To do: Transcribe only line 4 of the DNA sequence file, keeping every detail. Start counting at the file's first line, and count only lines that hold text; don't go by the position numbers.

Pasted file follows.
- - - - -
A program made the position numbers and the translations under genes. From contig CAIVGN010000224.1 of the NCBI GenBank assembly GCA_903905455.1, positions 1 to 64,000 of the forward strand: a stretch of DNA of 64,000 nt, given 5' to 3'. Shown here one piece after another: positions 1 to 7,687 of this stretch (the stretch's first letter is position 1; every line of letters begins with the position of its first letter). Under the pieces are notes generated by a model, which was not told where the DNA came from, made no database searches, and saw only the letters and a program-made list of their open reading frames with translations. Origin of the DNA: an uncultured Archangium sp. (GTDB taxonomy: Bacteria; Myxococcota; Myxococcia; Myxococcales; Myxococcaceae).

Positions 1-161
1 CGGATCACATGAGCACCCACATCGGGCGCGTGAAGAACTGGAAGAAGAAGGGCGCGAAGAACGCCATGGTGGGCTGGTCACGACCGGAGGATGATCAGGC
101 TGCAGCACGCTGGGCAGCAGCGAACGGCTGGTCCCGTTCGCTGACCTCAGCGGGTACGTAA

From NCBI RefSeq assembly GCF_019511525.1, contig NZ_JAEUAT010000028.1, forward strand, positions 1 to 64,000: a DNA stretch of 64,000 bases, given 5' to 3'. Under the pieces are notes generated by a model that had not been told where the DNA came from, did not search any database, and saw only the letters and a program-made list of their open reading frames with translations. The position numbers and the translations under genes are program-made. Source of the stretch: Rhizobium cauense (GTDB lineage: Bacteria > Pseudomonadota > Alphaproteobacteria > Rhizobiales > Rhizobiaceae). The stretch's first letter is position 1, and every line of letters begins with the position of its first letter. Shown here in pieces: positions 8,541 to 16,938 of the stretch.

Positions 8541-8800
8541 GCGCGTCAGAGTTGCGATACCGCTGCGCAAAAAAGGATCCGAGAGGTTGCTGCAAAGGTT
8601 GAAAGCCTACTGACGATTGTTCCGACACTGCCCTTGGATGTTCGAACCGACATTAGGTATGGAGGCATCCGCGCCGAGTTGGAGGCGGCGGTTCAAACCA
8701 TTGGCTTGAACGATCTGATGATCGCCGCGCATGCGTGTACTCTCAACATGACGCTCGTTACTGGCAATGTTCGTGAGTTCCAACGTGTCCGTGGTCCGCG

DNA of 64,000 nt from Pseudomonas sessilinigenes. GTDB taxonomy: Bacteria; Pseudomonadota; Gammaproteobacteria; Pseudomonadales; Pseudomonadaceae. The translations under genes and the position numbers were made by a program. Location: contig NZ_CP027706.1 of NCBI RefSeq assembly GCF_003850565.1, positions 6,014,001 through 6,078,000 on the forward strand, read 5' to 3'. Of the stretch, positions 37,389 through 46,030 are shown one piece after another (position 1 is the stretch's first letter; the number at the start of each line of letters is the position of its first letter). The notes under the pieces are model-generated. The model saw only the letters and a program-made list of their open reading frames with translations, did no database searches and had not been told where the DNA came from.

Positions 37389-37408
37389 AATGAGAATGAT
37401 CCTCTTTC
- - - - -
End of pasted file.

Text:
101 TGCAGCACGCTGGGCAGCAGCGAACGGCTGGTCCCGTTCGCTGACCTCAGCGGGTACGTAA